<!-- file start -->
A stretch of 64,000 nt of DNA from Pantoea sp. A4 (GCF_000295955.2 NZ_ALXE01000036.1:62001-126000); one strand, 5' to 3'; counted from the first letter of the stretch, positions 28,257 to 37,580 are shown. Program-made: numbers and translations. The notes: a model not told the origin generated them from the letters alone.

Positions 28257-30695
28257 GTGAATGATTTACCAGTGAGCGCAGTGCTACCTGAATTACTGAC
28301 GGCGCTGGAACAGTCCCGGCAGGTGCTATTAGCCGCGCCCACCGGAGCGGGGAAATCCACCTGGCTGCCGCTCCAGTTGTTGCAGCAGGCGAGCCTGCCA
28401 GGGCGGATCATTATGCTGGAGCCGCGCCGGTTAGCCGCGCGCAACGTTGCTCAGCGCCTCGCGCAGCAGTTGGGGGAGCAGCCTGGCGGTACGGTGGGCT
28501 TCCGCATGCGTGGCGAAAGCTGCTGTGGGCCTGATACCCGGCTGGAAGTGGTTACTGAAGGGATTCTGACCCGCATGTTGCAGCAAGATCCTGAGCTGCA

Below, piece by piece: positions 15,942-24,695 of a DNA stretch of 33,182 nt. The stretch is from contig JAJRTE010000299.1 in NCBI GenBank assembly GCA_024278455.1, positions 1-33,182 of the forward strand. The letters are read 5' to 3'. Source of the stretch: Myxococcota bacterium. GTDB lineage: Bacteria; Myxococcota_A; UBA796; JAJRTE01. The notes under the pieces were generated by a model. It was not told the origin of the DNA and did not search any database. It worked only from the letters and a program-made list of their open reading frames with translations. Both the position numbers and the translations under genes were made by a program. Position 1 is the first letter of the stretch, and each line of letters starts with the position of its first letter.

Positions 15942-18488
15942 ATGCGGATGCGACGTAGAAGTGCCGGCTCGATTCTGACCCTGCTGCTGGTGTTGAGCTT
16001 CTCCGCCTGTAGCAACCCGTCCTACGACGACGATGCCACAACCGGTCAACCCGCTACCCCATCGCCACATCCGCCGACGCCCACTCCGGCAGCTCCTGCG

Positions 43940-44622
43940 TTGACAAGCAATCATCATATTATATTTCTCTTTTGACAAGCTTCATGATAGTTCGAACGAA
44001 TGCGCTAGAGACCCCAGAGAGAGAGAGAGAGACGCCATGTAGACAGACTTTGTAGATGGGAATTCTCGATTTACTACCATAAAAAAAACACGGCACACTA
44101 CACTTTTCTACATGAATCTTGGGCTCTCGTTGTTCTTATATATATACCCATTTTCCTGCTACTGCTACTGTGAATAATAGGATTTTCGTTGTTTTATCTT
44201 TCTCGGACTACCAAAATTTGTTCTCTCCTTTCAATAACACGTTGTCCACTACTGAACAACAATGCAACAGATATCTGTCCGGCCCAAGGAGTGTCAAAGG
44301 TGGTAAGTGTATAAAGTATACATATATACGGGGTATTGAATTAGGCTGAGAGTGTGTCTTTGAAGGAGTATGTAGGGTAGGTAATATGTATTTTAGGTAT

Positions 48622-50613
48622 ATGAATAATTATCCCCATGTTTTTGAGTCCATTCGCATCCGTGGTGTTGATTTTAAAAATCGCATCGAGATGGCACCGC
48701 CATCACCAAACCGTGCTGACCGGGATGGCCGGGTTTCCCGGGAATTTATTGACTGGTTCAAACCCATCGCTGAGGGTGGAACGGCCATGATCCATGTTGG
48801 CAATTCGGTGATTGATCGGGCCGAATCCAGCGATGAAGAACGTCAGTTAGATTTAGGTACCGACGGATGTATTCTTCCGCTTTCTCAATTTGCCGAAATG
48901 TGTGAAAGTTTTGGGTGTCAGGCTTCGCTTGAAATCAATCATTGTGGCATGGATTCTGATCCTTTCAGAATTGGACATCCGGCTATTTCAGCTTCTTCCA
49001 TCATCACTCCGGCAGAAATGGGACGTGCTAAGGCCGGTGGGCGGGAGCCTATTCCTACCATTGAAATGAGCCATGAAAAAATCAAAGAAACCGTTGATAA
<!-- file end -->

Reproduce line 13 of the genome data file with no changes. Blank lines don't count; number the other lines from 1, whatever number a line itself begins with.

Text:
44001 TGCGCTAGAGACCCCAGAGAGAGAGAGAGAGACGCCATGTAGACAGACTTTGTAGATGGGAATTCTCGATTTACTACCATAAAAAAAACACGGCACACTA